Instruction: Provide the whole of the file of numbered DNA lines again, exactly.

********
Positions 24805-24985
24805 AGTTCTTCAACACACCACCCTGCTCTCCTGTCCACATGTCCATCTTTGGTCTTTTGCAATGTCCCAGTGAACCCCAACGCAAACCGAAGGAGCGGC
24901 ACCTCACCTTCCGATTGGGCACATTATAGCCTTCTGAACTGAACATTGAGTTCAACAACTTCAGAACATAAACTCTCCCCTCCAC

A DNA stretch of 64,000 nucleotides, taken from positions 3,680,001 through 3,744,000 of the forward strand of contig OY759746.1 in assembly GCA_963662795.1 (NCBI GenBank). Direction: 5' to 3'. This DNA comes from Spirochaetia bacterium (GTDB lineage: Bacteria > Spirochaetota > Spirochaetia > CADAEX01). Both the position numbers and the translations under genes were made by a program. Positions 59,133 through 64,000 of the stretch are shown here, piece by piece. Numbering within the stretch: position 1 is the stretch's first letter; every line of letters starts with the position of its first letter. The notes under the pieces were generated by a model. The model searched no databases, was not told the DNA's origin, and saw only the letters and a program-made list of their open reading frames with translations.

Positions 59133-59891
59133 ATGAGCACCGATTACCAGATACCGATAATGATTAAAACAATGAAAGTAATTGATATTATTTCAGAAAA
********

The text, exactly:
Positions 24805-24985
24805 AGTTCTTCAACACACCACCCTGCTCTCCTGTCCACATGTCCATCTTTGGTCTTTTGCAATGTCCCAGTGAACCCCAACGCAAACCGAAGGAGCGGC
24901 ACCTCACCTTCCGATTGGGCACATTATAGCCTTCTGAACTGAACATTGAGTTCAACAACTTCAGAACATAAACTCTCCCCTCCAC

A DNA stretch of 64,000 nucleotides, taken from positions 3,680,001 through 3,744,000 of the forward strand of contig OY759746.1 in assembly GCA_963662795.1 (NCBI GenBank). Direction: 5' to 3'. This DNA comes from Spirochaetia bacterium (GTDB lineage: Bacteria > Spirochaetota > Spirochaetia > CADAEX01). Both the position numbers and the translations under genes were made by a program. Positions 59,133 through 64,000 of the stretch are shown here, piece by piece. Numbering within the stretch: position 1 is the stretch's first letter; every line of letters starts with the position of its first letter. The notes under the pieces were generated by a model. The model searched no databases, was not told the DNA's origin, and saw only the letters and a program-made list of their open reading frames with translations.

Positions 59133-59891
59133 ATGAGCACCGATTACCAGATACCGATAATGATTAAAACAATGAAAGTAATTGATATTATTTCAGAAAA